Storm Babet Case Study

Geography in the News > Storm Babet Case Study

Storm Babet was an extratropical cyclone that hit the United Kingdom on 21st October 2023. It was one of the most severe storms to hit the UK in recent years, causing widespread flooding and damage and claiming the lives of seven people. It was the second named storm to affect the UK during the 2023-24 season.

What caused Storm Babet?

Storm Babet was caused by a combination of factors, including:

  • A strong jet stream, which helped to steer the storm towards the UK
  • Warm sea surface temperatures in the North Atlantic Ocean, which provided the storm with energy
  • A large area of low pressure over the UK, which helped to draw the storm in
  • A blocking area of high pressure over Scandinavia prevented Babet from clearing eastwards.
Storm Babet approaches the UK from the southwest on 17th October 2023
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A synoptic chart showing the approach of Storm Babet from the southwest on 17th October 2023

The storm brought heavy rainfall and strong winds. Some locations experienced two months’ worth of rain in two days. Exceptional levels of rain fell in eastern parts of Scotland, with 150 to 200mm falling in the wettest areas.

According to the Met Office, this was the third-wettest independent 3-day period for England and Wales in a series from 1891, while the Midlands provisionally recorded its wettest 3-day period on record. This rain came on top of very wet weather earlier in October, with some central and eastern parts of England and Scotland recording more than twice the October whole-month average rainfall in the first three weeks of the month.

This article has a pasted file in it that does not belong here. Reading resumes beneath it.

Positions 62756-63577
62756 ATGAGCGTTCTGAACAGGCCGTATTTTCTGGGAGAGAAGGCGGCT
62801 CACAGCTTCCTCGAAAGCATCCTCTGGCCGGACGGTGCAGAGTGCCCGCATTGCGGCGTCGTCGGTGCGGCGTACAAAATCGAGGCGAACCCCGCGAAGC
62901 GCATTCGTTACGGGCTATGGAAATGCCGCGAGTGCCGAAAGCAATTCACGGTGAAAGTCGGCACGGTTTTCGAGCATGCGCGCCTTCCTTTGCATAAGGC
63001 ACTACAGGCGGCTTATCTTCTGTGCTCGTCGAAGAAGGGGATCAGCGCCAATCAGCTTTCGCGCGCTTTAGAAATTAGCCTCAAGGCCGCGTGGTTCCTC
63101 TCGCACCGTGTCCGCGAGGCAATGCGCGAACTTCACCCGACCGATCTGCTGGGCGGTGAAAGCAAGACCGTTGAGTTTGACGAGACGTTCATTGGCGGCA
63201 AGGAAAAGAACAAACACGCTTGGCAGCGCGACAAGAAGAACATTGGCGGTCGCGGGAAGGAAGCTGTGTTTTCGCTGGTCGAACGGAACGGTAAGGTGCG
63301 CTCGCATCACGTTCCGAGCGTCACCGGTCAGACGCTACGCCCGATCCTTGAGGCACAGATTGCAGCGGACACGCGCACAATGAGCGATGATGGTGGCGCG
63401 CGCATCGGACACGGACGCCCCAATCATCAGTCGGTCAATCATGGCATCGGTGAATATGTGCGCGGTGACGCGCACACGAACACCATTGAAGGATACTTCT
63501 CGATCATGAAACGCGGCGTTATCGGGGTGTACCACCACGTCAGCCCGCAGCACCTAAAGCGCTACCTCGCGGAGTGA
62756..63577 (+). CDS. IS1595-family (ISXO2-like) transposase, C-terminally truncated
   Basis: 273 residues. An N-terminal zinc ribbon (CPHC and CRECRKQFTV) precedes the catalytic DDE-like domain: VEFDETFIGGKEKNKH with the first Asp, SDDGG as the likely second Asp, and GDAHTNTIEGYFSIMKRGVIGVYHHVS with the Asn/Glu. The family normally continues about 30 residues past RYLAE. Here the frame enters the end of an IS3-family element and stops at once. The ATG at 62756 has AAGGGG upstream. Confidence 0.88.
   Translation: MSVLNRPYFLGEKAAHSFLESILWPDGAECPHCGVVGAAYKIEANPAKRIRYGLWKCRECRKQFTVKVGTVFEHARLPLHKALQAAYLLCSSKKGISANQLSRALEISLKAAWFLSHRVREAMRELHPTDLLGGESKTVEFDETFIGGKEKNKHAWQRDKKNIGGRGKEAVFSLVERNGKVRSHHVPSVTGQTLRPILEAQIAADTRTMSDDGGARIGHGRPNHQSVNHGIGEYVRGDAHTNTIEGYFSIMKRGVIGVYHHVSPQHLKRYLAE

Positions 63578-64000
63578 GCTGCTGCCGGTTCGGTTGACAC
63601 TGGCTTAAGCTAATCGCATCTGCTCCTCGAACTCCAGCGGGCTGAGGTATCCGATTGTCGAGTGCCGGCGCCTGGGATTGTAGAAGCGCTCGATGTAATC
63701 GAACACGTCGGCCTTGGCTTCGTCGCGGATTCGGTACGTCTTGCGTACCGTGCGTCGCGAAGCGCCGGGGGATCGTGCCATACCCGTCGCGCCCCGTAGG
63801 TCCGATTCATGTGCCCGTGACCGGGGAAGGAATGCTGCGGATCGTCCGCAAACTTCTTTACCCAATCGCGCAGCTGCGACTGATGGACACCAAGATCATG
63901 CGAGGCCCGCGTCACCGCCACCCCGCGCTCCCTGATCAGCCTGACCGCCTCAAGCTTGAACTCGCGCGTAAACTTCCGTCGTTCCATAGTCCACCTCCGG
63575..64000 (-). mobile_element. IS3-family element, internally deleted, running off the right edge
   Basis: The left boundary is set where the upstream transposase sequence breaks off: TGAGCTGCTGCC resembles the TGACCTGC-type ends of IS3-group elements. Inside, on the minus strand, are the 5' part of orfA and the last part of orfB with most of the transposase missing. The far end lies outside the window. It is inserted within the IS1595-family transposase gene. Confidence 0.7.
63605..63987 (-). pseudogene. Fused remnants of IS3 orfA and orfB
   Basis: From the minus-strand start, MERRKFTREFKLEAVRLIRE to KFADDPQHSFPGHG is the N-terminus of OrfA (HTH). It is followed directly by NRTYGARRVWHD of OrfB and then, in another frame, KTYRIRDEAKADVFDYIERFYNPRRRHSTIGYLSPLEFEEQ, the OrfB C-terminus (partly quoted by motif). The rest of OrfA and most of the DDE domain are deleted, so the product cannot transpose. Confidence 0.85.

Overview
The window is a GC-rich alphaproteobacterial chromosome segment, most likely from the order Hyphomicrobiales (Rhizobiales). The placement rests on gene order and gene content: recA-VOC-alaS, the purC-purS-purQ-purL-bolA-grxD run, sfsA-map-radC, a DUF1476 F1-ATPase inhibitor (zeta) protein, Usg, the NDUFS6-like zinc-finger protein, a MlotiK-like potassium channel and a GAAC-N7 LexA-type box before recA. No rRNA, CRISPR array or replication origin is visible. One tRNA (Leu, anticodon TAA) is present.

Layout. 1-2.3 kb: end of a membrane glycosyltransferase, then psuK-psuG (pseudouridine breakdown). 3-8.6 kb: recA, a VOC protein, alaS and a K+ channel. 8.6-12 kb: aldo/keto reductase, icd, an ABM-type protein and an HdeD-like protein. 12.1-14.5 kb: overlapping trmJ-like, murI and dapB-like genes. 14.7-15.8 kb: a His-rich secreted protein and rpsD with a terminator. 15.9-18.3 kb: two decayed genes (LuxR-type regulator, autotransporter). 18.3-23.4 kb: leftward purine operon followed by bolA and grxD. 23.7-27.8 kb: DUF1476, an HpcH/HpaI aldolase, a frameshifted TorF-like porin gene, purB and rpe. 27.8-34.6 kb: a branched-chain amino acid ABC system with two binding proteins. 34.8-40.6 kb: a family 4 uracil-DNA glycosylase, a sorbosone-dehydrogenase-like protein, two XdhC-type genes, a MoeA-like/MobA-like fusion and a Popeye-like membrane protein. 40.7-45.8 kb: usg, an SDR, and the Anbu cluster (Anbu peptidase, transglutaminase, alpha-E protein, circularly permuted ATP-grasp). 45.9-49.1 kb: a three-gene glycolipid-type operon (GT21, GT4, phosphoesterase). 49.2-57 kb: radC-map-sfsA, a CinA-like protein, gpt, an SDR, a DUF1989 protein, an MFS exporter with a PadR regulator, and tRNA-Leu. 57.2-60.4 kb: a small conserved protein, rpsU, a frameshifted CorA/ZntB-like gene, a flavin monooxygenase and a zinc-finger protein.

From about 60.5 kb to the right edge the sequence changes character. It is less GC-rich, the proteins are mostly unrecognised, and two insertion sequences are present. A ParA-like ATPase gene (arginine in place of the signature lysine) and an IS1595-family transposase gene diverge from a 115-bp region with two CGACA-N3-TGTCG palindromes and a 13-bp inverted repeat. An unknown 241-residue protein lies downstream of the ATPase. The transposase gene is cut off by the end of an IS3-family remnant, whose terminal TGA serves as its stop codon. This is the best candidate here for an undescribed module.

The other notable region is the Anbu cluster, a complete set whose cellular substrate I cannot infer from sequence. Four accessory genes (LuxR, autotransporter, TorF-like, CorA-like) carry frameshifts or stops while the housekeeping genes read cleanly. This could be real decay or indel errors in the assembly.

Babet also brought some powerful winds, gusting at over 50Kt (58mph) across northeast England and much of Scotland. A blocking area of high pressure over Scandinavia prevented Babet from clearing the UK eastwards into the North Sea. As a result, these wind speeds were sustained for a prolonged period. The persistent heavy rain and strong wind resulted in atrocious weather conditions for a sustained period, with a gust of 67Kt (77mph) at Inverbervie (Kincardineshire) and winds gusting at over 100Kt (115mph) across Scotland’s mountain summits.

Which areas were affected by Storm Babet?

Storm Babet affected large areas of the UK from 18 to 21 October 2023, with particularly severe impacts in eastern Scotland, Northern Ireland and northern England. Heavy rainfall and strong winds caused widespread flooding, power cuts and travel disruption.

Some of the worst affected areas included:

  • Scotland: Brechin, Angus, which was only accessible by boat at one point, and Aberdeen, where several major roads were closed due to flooding. Flooding occurred after defences were overtopped by the river South Esk.